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Latitude: 57.1469 / 57°8'48"N
Longitude: -2.1148 / 2°6'53"W
OS Eastings: 393149
OS Northings: 806228
OS Grid: NJ931062
Mapcode National: GBR S92.TW
Mapcode Global: WH9QQ.HM5H
Plus Code: 9C9V4VWP+Q3
Entry Name: Grammar School, Skene Street, Aberdeen
Listing Name: Skene Street and Esslemont Avenue, Aberdeen Grammar School
Listing Date: 12 January 1967
Source: Historic Scotland
Source ID: 354530
Historic Scotland Designation Reference: LB20084
Building Class: Cultural
Electoral Ward: Midstocket/Rosemount
Traditional County: Aberdeenshire
James Matthews, 1861-1863; classrooms and library to NW, J A O Allan, 1905; E and W wings, J A O Allan, 1913; gymnasium to NW, J A O Allan, 1926; 20th century additions and alterations; fire damage 1986; reconstruction and internal re-design by Robertson's of Elgin Ltd., 1992. 2-storey and attic, 15-bay, E-plan Scots Baronial school. Tooled coursed granite ashlar finely finished to margins. Base course; cill course; dividing string course; chamfered reveals; curved angles at ground floor, corbelled to form right angles at upper floors; crenellated parapet to principal block, corbelled at base; crowstepped gables; eaves course.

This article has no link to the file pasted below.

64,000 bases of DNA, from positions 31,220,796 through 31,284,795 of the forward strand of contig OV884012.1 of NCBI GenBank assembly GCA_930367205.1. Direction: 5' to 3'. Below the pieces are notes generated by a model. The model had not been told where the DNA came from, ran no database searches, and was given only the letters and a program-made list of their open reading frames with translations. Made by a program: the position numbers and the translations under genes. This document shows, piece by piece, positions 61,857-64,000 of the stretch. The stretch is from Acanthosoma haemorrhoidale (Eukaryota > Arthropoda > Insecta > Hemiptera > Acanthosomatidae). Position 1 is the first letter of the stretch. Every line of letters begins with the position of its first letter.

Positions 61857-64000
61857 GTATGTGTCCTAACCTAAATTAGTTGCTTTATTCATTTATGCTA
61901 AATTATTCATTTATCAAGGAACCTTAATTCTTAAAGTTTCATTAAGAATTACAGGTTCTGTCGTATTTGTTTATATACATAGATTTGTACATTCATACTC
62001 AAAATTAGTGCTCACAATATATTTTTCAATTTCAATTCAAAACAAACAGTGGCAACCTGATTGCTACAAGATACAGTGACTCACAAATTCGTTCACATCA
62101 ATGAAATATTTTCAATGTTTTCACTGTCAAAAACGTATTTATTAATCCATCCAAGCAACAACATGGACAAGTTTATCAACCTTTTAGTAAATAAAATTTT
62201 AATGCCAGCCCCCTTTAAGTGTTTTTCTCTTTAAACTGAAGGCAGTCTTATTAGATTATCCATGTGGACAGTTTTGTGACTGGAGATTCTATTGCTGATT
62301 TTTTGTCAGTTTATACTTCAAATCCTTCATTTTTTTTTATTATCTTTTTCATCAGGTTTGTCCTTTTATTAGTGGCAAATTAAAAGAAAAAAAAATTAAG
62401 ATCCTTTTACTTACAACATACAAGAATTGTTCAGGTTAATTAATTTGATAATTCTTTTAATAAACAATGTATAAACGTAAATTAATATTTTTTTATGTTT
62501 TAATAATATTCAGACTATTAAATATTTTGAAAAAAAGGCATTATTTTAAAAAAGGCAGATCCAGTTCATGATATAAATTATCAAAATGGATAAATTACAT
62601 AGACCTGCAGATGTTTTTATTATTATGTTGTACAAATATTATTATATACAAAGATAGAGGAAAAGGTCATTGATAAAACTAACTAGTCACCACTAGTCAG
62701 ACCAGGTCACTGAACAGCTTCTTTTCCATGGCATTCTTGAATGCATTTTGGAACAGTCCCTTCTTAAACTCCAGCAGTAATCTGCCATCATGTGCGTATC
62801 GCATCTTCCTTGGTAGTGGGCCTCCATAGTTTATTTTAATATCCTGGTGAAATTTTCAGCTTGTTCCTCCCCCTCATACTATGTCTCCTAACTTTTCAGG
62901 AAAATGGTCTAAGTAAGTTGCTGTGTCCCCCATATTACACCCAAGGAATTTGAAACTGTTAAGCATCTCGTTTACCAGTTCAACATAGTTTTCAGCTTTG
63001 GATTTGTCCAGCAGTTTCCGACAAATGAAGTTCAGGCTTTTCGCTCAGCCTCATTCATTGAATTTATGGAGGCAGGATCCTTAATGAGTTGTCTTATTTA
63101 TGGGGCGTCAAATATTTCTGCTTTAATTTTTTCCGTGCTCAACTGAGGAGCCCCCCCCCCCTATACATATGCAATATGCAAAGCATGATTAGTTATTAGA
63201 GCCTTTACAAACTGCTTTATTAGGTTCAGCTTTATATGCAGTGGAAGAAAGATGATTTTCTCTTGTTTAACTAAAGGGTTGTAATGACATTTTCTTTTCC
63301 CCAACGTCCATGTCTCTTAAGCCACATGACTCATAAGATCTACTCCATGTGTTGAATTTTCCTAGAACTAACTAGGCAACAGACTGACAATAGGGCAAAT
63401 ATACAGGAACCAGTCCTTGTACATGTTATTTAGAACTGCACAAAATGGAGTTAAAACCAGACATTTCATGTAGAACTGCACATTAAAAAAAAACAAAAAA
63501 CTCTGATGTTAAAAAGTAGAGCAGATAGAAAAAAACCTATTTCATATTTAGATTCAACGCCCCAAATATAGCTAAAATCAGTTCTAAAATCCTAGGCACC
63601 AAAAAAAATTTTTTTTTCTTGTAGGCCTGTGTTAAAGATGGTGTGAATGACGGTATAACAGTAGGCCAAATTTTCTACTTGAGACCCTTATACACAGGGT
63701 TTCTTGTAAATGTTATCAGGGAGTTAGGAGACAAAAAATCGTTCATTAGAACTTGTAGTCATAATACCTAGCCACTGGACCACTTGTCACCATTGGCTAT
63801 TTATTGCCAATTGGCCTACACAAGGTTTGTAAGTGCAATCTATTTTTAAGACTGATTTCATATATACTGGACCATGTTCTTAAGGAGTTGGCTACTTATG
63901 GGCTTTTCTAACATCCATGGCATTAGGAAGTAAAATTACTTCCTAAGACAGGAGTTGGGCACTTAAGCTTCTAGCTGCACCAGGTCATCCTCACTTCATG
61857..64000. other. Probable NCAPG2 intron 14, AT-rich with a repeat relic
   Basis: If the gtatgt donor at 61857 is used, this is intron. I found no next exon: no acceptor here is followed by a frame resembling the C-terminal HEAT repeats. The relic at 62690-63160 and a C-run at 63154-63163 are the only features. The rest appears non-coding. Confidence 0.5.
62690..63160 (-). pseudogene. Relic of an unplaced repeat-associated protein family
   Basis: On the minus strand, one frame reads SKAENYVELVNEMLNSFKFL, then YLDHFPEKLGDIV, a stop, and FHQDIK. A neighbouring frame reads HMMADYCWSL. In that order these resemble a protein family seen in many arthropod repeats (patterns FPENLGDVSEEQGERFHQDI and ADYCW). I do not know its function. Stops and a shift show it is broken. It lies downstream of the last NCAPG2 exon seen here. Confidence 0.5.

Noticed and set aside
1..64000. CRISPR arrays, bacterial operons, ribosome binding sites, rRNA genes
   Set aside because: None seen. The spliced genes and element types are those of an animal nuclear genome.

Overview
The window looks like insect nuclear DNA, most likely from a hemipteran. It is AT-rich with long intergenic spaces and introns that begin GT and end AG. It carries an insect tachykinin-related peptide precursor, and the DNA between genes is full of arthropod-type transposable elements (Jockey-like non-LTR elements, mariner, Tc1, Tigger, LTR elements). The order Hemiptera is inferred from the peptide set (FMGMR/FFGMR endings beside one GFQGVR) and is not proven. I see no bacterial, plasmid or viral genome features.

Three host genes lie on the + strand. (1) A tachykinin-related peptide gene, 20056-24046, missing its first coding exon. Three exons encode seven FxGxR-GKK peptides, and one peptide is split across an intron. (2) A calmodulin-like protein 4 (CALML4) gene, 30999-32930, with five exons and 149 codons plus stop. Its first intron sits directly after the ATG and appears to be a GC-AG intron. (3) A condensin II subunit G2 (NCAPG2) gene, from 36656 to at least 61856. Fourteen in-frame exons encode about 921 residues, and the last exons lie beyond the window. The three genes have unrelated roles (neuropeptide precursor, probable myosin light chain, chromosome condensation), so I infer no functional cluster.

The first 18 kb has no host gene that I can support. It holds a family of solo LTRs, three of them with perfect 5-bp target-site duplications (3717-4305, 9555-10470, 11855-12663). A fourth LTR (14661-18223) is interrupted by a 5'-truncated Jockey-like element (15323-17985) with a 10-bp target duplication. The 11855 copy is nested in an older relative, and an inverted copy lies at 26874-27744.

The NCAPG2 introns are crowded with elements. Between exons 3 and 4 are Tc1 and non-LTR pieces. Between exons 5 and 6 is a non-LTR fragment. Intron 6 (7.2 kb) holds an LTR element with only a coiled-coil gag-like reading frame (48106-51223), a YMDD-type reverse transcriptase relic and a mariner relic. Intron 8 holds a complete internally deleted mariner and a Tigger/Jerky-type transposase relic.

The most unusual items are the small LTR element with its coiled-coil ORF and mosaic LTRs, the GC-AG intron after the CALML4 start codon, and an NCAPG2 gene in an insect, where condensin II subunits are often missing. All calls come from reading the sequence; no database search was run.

SE (PRINCIPAL) ELEVATION: near-symmetrical; 7-bay central block arranged 1-2-1-2-1 by James Matthews, rebuilt in places 1992: gabled entrance bay advanced to centre, decorative ashlar doorpiece, segmental-arched doorway with decorative roll moulding, keystone bearing initials "AAP", corniced, scrolled tablet above bearing Aberdeen coat of arms flanked by spherical finials, deep set 2-leaf panelled timber door; architraved window to centre of 1st floor, roundel enclosing sculpted tree above; window to centre of attic floor, spherical finial to apex; single window to ground and 1st floors of left and right returns; engaged turret circular-plan turret to re-entrant angle to left, battered at base, small windows to ground and 1st floors, dormer breaking base of conical spire with fishscale slates, decorative iron weathervane finial to apex. Bipartite windows through ground and 1st floors of 2 flanking bays to left and right. Gabled bays to outer left and right, rectangular-plan tripartite windows through ground and 1st floors, louvred narrow opening set in gablehead, spherical finial to apex; angle turrets to inner angle corbelled-out at 1st floor, arrow slit openings to 1st stage, small window to 2nd stage, conical spire with fishscale roof and spherical lead finial; window to ground and 1st floors of inside returns; regular fenestration to ground floor of 4-bay outside returns, gableted windows breaking eaves to 1st floors with thistle, rose, shamrock and fleur-de-lys finials. 2 3-bay recessed links to 1913 wings to left and right. E link: asymmetrical; segmental-arched, roll-moulded doorway to right of ground floor, 2-leaf door, fanlights, flanked to left by 2 windows, 2 windows to left of 1st floor, crenellated parapet above, recessed floor behind, gableted window breaking eaves "JM Architect" tooled in gablehead; window to right of 1st floor, rising to circular-plan tower at 2nd floor, window to centre, balustraded parapet, slender turret to re-entrant angle to left, irregular fenestration, lead ogee roof with spherical finial. W link: square-plan 4-stage engaged tower advanced to bay to left, segmental-arched doorway with 2-leaf door to 1st stage, windows to centre of 2nd and 3rd stages, gableted 4th stage above crenellated parapet tooled "PD 1631", with clock set in gable to SE and NW, spherical finial to apex; tall circular turret corbelled out from 1st floor of re-entrant angle to right, irregular fenestration, gableted window breaking eaves of conical spire, decorative iron weathervane to apex; 2 flanking bays to right advanced at ground floor, window to each, crenellated parapet above, window recessed behind, single gableted window breaking eaves to 1st floor above, tooled monogram set in gablehead, stone thistle to apex. Gabled 1913 wings adjoining to outer right and left, bipartite windows to centre bays, shallow oriels at 1st floor, flanked to left and right by single windows at ground and 1st floors, louvred narrow opening set in gablehead, spherical finial to apex. Outer returns see below.